Everything we know about Noah Lyles, Yu-Gi-Oh! cards and a bet with Chase Ealey

It's time to duel.

At least that's the spirit embodied by Noah Lyles as he emerged victorious in the 100 at the U.S. Olympic track and field trials. Lyles, 26, qualified for the Paris Olympics where he will have the chance to earn the title of the fastest man in the world.

His secret weapon? Trading cards.

Yu-Gi-Oh! cards, to be exact. In two consecutive rounds leading to his win, Lyles pulled a Yu-Gi-Oh! card out of his bib and flashed it to the camera before the heat.

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What's the story behind Lyles' new tradition? And why Yu-Gi-Oh! cards?

What is Yu-Gi-Oh!?

Yu-Gi-Oh! is a trading card game played around the world. Its origins were as a manga created by Kazuki Takahashi that tells the story of a teenager who comes to possess a magical relic of ancient Egypt that contains the spirit of a 5,000-year-old pharaoh. Eventually, the card game depicted in the manga became so popular with Japanese readers that it was turned into a physical trading card game in 1999. Yu-Gi-Oh! soon expanded worldwide with the release of cards in North America in 2002 followed by a dubbed anime, movies and video games that became wildly popular.

The card game, which is published by Konami, continues to release new cards and host tournaments around the world. Games held by two players are called "duels." The game consists of three basic types of cards – monsters, spells and traps – and the basic objective is to reduce your opponent's life points to zero. Each monster card has a unique attack and defense value, and many have powerful effects. The idea is to use your monsters to battle those of your opponent, dealing damage equal to the difference in attack value and clearing the way for direct attacks. Spell cards can help fortify monsters and deplete your opponent's resources, but some can also be used defensively. Trap cards can catch your opponent off guard and swing a duel's momentum back in your favor.

Yu-Gi-Oh! has introduced many new mechanics and types of monster cards in its 25-year history, making it a much more complex and strategic game than the original iteration. But the basic principles still apply.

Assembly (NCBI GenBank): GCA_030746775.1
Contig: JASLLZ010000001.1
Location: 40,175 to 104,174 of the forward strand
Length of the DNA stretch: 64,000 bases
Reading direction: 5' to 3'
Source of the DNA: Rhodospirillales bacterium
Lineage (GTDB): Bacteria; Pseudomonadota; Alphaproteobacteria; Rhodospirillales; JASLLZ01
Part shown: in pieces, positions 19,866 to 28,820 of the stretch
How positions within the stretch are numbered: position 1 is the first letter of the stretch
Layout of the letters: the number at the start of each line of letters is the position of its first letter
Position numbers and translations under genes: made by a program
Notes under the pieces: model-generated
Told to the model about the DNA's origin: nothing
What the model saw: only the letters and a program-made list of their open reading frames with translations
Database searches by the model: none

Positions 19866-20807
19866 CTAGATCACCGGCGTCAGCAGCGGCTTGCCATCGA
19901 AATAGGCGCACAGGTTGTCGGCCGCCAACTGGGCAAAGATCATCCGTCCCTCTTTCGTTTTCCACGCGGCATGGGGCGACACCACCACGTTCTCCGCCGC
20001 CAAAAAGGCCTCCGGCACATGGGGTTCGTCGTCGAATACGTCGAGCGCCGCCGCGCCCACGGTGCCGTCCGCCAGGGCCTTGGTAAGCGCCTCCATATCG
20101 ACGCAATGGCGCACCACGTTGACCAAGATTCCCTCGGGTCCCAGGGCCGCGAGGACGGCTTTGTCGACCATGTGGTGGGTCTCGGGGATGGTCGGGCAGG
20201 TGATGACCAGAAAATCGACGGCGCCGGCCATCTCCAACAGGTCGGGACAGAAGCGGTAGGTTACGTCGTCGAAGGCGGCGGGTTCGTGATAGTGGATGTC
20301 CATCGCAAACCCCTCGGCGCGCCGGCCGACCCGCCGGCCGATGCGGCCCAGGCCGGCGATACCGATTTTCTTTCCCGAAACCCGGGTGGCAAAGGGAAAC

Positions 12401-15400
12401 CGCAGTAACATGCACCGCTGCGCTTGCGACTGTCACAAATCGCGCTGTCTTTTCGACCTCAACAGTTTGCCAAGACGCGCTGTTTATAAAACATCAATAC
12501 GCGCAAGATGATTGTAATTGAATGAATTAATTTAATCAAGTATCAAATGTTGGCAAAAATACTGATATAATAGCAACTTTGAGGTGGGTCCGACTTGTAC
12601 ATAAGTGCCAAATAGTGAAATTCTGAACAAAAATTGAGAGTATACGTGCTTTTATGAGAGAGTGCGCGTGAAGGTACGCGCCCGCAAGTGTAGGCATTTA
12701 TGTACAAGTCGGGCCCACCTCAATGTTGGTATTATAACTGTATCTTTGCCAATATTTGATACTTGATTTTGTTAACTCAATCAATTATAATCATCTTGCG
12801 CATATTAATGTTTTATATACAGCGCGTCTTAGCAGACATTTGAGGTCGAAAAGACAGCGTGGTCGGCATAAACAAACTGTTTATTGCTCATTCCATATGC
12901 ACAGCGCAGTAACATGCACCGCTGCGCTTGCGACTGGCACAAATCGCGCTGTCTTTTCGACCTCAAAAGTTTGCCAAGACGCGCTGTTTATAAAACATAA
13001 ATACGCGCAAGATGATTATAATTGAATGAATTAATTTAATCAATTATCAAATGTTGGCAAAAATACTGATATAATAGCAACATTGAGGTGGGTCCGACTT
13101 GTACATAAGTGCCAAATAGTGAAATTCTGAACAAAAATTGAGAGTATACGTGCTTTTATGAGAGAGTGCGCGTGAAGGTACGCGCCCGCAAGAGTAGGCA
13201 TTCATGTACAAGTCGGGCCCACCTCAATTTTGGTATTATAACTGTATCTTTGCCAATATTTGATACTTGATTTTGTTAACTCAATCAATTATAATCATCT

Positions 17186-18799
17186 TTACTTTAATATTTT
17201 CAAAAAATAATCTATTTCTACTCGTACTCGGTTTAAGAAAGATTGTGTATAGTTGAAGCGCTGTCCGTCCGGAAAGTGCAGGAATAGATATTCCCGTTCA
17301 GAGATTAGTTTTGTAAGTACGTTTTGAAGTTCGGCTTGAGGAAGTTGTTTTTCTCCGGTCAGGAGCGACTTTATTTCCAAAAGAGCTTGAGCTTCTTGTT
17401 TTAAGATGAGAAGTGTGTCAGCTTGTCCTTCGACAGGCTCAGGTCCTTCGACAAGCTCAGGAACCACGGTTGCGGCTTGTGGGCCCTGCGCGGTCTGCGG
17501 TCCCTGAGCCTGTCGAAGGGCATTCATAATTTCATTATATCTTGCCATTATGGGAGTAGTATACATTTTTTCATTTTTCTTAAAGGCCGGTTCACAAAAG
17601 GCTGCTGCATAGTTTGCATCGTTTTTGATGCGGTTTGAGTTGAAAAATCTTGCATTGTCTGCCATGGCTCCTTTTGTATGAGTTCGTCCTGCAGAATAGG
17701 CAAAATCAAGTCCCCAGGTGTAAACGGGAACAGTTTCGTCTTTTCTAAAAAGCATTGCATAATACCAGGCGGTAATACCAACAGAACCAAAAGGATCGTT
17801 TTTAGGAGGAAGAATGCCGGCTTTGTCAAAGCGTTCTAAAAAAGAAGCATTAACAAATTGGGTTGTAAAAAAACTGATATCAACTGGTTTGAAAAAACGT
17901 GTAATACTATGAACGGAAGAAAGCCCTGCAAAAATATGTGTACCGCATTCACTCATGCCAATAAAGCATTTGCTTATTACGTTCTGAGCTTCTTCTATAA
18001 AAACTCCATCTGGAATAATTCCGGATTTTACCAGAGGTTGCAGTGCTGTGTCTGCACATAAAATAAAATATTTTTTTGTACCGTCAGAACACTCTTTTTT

Why did Lyles have Yu-Gi-Oh! cards at U.S. Olympic trials?

Lyles said a running bet with world champion shotputter Chase Ealey is the reason behind his new tradition, and it has to do with a love the two athletes share for anime.

If Lyles continues to draw Yu-Gi-Oh! cards before races, Ealey will wear the famous Rock Lee leg weights, inspired by the Naruto anime, during her finals.

"Me and Chase Ealey got something going on," Lyles said. "She said if I pull out Yu-Gi-Oh! cards each round, she’ll wear the Rock Lee weighted shoes and drop weights during her finals. So I've got to live up to my part of the deal so she lives up to her part of the deal."

What cards did Noah Lyles show at U.S. Olympic trials?

On the first day of competition, Lyles pulled out a Blue-Eyes White Dragon monster card. Arguably the franchise's most iconic card, Blue-Eyes White Dragon has the highest attack value of any normal monster in the game and was the signature monster used by the series' anti-hero, Seto Kaiba.

The card has been printed countless times in many different rarities over the years, but the first-edition print of the card from 2002 is highly sought by collectors and is very expensive. One listing on eBay has the card, which was graded a Gem Mint 10 by PSA, priced at $150,000.

The second card Lyles showed was Exodia the Forbidden One, a card arguably just as iconic as the Blue-Eyes White Dragon and the monster used to defeat Seto Kaiba by the series' protagonist Yugi Muto, who duels while being possessed by the spirit of an Egyptian pharaoh, in the pilot episode of the anime.

Exodia is not a strong monster in terms of its statistics – it has just 1000 attack points compared to the 3000 of Blue-Eyes – but its effect is unstoppable if applied. If you hold Exodia in your hand along with the four other necessary pieces – the right leg, left leg, right arm and right leg – you automatically win the duel.

First-edition copies of this card can also fetch a pretty penny, but it's unlikely these expensive versions were used by Lyles and stuffed into his bib.

"It depends which version you want," Lyles said of the cards. "Not all of them are expensive, some of them you can find for $15-30, some of them you can easily pay $500."

What cards could Lyles pull out next?

Lyles is scheduled to run the 200 on Thursday and is the prohibitive favorite in the event, so which Yu-Gi-Oh! card could he show next? Red-Eyes Black Dragon and Dark Magician are intriguing options. Both are iconic cards used by Yugi Muto and other characters in the anime.

But what about Paris? If Lyles wanted to save the best for last, he could bring the legendary Egyptian God cards to the Olympics. The three cards – Slifer the Sky Dragon, Obelisk the Tormentor and The Winged Dragon of Ra – are incredibly powerful effect monsters and play a significant role in the events of the anime.

This article originally appeared on USA TODAY: Noah Lyles' Yu-Gi-Oh! cards: Love for anime inspired 100m winner